Dying Easter eggs is a great activity to share with the kids, just prepare ahead to prevent messes. You don’t have to buy the special egg dye kits in the supermarket, instead use the food colorings that you already have in your kitchen cupboard or try some of these natural methods to dye eggs.
How to Dye Eggs
Protect All Surfaces
Cover your table with plastic, then add another layer of newspaper. Wear old clothes that you don’t mind getting dyed and think about wearing gloves if you don’t want multi-colored hands.
- Hard Boiled Eggs
- Plastic Table Cloth
- Bowls or Cups
- Food Coloring or natural coloring materials
- Paper Towels
- Colander or Egg Tray
How to Dye With Food Dye
- Add 1 teaspoon of vinegar to 1 cup of boiling water. Add food coloring by the drop until the water is a deep shade of the desired color. You want the colors strong, they will be lighter on the egg
- Dip the hard-boiled eggs into the coloring with a spoon and let them soak. The color darkens as the egg soaks. Remove the egg when the color is your desired shade. Place them on paper towels to dry.
- Create patterns on the eggs before dying by wrapping them with rubber bands or string, or drawing on them with wax crayons. You can create multi-colored eggs by dipping eggs in several colors, soaking only part of the egg at each time.
Dying Eggs with Natural Foods
- You can also use the natural colors found in foods to color eggs. Simmer the colored plant or vegetable in water until the water is colored.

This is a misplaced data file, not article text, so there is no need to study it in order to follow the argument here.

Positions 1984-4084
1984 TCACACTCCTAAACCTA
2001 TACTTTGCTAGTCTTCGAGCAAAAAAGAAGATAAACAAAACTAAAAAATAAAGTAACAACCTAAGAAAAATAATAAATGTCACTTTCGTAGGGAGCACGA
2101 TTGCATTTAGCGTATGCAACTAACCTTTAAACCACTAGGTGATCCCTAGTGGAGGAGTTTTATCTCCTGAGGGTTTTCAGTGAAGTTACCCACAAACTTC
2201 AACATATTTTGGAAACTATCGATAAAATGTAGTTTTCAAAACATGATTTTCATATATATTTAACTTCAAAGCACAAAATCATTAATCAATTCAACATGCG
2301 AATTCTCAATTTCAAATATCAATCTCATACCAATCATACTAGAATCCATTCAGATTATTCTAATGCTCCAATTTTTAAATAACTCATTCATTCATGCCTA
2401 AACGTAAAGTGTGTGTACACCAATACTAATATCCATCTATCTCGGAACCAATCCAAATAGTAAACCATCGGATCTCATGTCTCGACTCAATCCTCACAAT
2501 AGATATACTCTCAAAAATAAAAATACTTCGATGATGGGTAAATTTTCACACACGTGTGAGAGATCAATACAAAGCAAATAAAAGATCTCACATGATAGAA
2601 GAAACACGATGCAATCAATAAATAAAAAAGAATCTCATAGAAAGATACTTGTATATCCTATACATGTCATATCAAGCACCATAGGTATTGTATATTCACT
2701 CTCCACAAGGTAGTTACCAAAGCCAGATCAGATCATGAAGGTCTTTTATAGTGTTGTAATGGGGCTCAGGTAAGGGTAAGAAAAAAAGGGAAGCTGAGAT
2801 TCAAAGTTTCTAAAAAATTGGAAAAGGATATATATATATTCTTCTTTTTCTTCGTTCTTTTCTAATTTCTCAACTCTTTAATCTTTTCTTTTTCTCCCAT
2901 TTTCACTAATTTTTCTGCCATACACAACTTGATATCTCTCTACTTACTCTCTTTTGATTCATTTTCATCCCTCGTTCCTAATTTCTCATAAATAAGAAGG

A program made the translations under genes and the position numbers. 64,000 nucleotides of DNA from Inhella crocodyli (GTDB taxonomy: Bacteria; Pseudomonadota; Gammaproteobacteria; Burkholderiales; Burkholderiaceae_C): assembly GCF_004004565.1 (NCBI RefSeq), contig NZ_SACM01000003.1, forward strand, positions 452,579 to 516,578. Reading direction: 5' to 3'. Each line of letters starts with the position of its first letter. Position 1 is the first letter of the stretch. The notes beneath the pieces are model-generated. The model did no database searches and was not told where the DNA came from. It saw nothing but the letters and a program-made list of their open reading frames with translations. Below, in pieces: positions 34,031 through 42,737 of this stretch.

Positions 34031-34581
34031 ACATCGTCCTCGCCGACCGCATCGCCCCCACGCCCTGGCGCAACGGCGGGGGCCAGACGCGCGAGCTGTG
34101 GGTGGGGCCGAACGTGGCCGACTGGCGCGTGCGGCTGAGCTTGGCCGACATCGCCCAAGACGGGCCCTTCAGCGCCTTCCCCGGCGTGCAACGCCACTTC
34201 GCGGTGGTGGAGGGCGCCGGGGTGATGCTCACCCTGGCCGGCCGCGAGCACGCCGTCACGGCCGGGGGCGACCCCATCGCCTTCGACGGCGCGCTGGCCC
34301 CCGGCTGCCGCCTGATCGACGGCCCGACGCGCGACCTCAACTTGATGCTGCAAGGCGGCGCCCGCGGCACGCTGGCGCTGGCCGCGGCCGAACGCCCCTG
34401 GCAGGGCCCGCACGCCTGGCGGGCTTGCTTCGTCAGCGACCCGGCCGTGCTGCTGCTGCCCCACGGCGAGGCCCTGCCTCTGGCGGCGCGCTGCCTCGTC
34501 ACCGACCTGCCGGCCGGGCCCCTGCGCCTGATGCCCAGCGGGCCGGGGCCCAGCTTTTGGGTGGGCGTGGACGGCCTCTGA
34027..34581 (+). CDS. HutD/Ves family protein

- Strain the water and add 2 to 3 teaspoons of white vinegar for each cup of colored juice.
- Soak the eggs as before. Some colors may require long soaking times, so keep them in the refrigerator while soaking.
Try these colors:
- Red or Pink: Beet juice, cranberry juice, cherry juice, raspberry juice and pomegranate juice.
- Yellow or Gold: Tumeric
- Orange: Carrots or paprika
- Green: Spinach
- You can also use herbal teas and flowers. Experiment and have fun.
Creating Natural Patterns
Interesting patterns can also be created by applying leaves or flowers directly to the egg before boiling. Start with raw eggs and place the leaves directly against the egg. Hold them in position with a layer of cheese cloth tied tightly around the egg. Boil them for 10 to 12 minutes. Drain the eggs and allow them to cool. Remove the cheesecloth and leaves to reveal your natural patterned eggs.
- Fill a small bowl or cup half full with white vinegar. Dip hard-boiled eggs into the vinegar, turning it to coat the egg.
- Place the colander or egg carton on several layers of newspaper to absorb spills.
- Drop food coloring onto the egg, letting the colors run together as desired. For best results, start with lighter colors.
- Use a toothpick or small brush to move the color around on the egg as desired. Kids might enjoy blowing the drops of color around with a well-aimed straw. You don’t have to cover the entire egg, leave a little white space.